Additional information can then be acquired from a further arrangement known as the Pillars of Luck. These are ten year periods in which further insights can be followed from the pattern of the relationships between one’s self and the factors at play in one’s life at any given time throughout these periods.


Bruce Lee’s Four Pillars of Destiny

17th Nov 1943

The system is also known as Ba Tse or the Eight Characters, a reference to the eight Chinese characters used to draw up the list in the four respective columns. Those on the top line are known as the Heavenly Stems and are configured of the Five Elements in either their Yang or Yin form. (See picture of Bruce Lee’s Four Pillars above). Those on the bottom line represent the temporal (Earth’s) four seasons but are presented in their more easily recognised astrological formats of the twelve animal signs of the Chinese zodiac: The Rat, the Ox, and Tiger etc. and as such are more easily recognised to Westerners as the twelve animals of the Chinese Zodiac.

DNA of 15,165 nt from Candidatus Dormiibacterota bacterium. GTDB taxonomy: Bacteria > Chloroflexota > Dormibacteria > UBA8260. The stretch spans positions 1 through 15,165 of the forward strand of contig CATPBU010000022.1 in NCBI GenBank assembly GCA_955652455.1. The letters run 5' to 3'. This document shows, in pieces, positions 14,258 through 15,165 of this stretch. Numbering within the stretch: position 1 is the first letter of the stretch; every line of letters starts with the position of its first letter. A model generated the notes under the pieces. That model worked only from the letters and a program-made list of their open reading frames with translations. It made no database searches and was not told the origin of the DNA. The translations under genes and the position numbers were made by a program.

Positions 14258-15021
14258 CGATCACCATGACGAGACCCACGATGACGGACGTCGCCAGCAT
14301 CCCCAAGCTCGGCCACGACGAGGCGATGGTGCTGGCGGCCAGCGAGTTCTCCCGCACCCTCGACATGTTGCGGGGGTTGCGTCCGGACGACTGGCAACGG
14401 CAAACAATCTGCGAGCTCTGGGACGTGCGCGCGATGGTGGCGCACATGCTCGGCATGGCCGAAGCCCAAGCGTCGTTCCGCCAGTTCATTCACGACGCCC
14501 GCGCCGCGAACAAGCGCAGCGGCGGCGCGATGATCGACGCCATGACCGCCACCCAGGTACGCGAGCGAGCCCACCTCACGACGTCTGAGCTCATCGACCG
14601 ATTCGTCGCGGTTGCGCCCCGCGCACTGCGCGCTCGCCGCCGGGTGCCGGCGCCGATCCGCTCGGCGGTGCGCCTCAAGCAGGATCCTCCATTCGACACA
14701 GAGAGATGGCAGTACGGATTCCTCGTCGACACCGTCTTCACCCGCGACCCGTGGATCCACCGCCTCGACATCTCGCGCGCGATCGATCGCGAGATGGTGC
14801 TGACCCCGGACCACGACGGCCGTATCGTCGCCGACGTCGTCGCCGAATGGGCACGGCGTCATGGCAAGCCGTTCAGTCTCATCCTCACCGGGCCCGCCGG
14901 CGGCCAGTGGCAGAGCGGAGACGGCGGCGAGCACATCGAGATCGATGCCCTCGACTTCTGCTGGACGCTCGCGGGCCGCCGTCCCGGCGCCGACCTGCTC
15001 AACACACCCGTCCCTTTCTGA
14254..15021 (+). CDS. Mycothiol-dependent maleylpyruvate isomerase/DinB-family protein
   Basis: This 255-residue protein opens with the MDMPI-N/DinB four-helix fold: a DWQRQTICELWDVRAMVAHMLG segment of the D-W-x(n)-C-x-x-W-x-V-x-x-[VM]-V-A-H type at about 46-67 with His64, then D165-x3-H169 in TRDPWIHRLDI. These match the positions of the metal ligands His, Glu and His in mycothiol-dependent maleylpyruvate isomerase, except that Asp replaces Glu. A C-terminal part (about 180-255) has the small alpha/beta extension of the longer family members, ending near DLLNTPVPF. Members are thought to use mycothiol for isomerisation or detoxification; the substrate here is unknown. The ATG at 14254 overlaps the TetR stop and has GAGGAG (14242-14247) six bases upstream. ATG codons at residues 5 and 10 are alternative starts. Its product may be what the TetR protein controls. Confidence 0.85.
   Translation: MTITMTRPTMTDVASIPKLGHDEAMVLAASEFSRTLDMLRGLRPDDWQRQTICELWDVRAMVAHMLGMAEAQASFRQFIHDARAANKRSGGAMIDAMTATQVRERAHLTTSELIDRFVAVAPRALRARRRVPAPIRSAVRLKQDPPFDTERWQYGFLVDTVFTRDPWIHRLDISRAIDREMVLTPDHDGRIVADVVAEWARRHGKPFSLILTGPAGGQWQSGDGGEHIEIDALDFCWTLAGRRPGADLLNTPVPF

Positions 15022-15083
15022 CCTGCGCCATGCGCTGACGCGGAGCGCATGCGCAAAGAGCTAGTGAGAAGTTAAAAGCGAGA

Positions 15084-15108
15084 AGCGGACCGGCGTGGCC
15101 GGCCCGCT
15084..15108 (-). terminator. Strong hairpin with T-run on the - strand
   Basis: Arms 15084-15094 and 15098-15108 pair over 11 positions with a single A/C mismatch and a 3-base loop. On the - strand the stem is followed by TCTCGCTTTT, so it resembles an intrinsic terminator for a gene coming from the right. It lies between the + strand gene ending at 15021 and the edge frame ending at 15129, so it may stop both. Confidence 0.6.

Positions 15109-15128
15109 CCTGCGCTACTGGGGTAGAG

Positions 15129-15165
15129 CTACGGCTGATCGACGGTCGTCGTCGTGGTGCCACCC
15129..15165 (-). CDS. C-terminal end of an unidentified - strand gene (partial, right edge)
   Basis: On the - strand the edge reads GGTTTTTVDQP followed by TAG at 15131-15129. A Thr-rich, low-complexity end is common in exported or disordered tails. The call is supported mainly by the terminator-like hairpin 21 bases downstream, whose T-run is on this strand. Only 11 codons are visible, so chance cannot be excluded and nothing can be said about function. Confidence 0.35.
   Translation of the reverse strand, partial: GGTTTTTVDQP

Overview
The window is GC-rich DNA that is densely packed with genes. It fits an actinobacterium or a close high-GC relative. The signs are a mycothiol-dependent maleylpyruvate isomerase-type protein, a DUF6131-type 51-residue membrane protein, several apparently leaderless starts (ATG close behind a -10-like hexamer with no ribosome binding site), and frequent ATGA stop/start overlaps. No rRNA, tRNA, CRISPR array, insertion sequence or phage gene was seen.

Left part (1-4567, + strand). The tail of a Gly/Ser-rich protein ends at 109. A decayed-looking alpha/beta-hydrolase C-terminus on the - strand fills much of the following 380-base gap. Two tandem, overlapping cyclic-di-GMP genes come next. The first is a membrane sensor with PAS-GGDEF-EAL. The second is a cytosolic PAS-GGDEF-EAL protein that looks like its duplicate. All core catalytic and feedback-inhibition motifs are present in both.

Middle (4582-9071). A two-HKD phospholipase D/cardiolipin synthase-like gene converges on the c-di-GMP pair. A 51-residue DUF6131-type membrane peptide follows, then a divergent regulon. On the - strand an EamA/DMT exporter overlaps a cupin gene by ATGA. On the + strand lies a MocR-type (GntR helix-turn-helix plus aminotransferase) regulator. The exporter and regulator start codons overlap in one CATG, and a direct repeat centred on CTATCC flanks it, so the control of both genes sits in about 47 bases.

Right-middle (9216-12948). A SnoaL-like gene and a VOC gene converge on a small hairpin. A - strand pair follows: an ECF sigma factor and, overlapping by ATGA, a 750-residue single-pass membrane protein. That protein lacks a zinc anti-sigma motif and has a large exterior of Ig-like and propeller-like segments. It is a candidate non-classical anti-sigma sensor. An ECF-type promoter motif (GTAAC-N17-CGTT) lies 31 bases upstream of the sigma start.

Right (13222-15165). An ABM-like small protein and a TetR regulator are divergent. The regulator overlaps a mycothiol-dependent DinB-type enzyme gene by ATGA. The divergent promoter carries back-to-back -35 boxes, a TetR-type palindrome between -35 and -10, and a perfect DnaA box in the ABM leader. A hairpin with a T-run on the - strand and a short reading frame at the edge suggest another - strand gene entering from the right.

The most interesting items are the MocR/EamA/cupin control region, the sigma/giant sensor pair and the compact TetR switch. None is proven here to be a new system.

Other names the system is known by are Tsu Ping which is both the name of the scholar who refined it in the 9th century CE and can be taken to mean ‘Balancing Water’ which is a direct reference to exactly what is hoped to be gained from an analysis of the data – a balancing of the five elements: water, wood, fire, earth and metal.

It is also called Ming Li by some which can be translated as Theory of Life.